In essence, the mechanism to end poverty – which Modi has said is his major goal – is by freeing up the private sector to create jobs. The policies that Modi wants to install in India are precisely what have created a drought in global employment, according to the International Labour Organisation and the UN Conference on Trade and Development.
Modi has said that it is poverty that he wants to fight, that social suffocation of India’s diversity is not his goal. Nonetheless, Modi’s election has strengthened the forces of suffocation, who now give full vent to their ludicrous yet dangerous ideology. There is always a whiff of fascism that hangs over the BJP’s allies. From Muzaffarnagar to Muzaffarpur, from the rhetoric of Varun Gandhi to Niranjan Jyoti, the evidence of this intolerance is evident. But these epigones of Modi are not new to the Indian stage. Advani would froth from the mouth during his Ramjanambhoomi campaign, as would Vajpayee in his Goa speech in 2002 (“Wherever there are Muslims, they do not want to live with others. Instead of living peacefully, they want to preach and propagate their religion by creating fear and terror in the minds of others”). The emotional register of the BJP and its Sangh Parivar is viciousness – it cannot speak without bearing its fangs.
Reading about the BJP can be monotonous. Most of the literature concentrates on the biliousness of its leadership – the kind of statements made by them, the awful positions they take on social and economic issues. There is a tendency to believe that if one merely exposes the kind of views of the BJP and the Sangh Parivar, the population will come to its senses, abandon them and flee to more liberal political parties. Such a view asserts that the people are deluded. But is this a sufficient analysis of the current situation, particularly when the BJP and the Sangh Parivar are quite willing to broadcast their most offensive ideology to the widest audience? Shouldn’t we have a deeper sense of the social processes at play that attract the forces of neo-liberal Hindutva? What are the classes that are drawn to the BJP, which caste fragments find their politics appealing? What are the ruling class sections that have given themselves over to the BJP, and not just those who are with the BJP now and would – opportunistically – be with the Congress later? More research is needed, surveys of the mohallas of UP where the BJP has been able to establish itself, surveys of the provincial college campuses where its student wing has been able to secure a base. Such work is essential. It would teach us how to better confront the Sangh Parivar.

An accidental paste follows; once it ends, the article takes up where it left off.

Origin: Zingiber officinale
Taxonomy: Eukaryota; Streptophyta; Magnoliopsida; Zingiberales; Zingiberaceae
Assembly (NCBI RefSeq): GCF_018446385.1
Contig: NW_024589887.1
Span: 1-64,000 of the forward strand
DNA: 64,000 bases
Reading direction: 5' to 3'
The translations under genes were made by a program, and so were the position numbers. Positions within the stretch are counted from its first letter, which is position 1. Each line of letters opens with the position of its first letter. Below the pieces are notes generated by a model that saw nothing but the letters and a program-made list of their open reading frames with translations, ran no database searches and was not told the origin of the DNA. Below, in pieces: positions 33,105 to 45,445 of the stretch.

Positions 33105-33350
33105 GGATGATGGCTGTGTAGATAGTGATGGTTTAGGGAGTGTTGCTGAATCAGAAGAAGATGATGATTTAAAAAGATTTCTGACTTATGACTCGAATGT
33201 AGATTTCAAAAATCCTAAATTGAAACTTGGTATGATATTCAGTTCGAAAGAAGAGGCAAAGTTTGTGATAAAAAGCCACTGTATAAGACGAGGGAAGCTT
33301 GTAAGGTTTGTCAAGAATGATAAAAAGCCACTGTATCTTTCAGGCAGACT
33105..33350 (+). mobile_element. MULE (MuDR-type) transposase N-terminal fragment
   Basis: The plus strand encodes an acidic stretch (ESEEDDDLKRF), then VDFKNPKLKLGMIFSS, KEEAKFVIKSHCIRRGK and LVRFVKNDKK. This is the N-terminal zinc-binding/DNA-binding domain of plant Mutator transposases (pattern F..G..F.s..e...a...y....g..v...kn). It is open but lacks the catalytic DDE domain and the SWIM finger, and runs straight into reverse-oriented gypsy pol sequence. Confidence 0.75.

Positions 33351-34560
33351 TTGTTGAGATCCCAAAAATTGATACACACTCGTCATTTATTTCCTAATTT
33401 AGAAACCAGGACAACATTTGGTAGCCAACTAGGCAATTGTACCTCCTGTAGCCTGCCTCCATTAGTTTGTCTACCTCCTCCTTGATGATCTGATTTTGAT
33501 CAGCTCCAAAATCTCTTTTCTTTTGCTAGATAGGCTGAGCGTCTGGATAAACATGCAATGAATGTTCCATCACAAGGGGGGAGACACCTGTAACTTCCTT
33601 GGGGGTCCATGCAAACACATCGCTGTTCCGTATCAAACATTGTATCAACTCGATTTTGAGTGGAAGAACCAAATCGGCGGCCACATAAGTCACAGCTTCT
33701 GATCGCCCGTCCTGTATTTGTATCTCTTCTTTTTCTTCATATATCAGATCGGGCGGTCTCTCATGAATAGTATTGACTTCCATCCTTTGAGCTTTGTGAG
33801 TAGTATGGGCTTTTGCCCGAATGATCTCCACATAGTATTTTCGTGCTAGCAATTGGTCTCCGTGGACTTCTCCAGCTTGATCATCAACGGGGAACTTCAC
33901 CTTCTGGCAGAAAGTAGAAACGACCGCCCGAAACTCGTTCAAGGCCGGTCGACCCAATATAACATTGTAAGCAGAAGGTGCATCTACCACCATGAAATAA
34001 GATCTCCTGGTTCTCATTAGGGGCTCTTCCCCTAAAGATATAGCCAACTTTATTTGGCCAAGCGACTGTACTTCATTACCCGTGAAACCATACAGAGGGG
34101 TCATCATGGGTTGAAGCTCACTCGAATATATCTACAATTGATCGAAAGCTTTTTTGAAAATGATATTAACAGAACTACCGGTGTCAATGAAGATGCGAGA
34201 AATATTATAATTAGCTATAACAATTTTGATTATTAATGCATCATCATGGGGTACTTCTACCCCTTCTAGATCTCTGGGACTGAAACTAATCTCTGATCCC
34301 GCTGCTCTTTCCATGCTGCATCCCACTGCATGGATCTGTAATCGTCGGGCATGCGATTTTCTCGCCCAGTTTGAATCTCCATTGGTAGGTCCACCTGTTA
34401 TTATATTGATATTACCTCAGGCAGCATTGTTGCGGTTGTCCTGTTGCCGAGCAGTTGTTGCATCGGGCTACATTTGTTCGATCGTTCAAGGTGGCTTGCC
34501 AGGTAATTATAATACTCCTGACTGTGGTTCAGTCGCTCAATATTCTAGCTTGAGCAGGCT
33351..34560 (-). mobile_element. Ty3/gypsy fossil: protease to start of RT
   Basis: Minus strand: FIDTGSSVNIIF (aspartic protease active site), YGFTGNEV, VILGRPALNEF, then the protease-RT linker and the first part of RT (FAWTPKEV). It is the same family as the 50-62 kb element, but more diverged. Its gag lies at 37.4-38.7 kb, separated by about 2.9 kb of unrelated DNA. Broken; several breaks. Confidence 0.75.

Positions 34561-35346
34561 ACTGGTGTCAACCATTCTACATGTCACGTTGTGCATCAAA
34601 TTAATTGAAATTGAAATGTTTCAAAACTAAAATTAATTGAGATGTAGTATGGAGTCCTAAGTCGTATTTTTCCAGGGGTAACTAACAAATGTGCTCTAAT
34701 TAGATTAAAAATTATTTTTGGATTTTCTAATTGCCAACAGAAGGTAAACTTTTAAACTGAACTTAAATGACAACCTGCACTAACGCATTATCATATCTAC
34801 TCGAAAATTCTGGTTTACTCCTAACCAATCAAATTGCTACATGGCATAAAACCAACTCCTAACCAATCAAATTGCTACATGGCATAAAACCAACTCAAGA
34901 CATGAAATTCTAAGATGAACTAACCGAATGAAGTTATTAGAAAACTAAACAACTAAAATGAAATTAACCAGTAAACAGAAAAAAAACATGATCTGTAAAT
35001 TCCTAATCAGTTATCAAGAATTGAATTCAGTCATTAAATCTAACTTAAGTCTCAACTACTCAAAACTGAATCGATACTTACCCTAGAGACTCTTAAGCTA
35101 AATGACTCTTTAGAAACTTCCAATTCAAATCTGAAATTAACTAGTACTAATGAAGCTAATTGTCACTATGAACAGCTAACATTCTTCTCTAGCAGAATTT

We cannot defeat the Right by being horrified by it. Patient assessment of its strength and patient work to build our own ranks are both essential. Unities of the popular classes have to be built as the only antidote against the Right. But these unities cannot be built on wishful thinking alone. They require hard work and hard thought. They require the kind of labor unity that could be glimpsed in the nation-wide coal strike and the local stoppages in different sectors; the kind of alignment of women’s groups and agricultural workers’ groups against the destruction of rural employment. These are bold maneuvers to build popular confidence and a popular will against neo-liberalism and Hindutva. The only real alternative vests in the growth of a united and bold Left. Anything else is palliative.
Vijay Prashad is the Chief Editor at LeftWord Books. He is the author, most recently, of No Free Left: The Futures of Indian Communism (LeftWord, 2015) and a columnist for Frontline, al-Araby al-Jadeed and BirGün.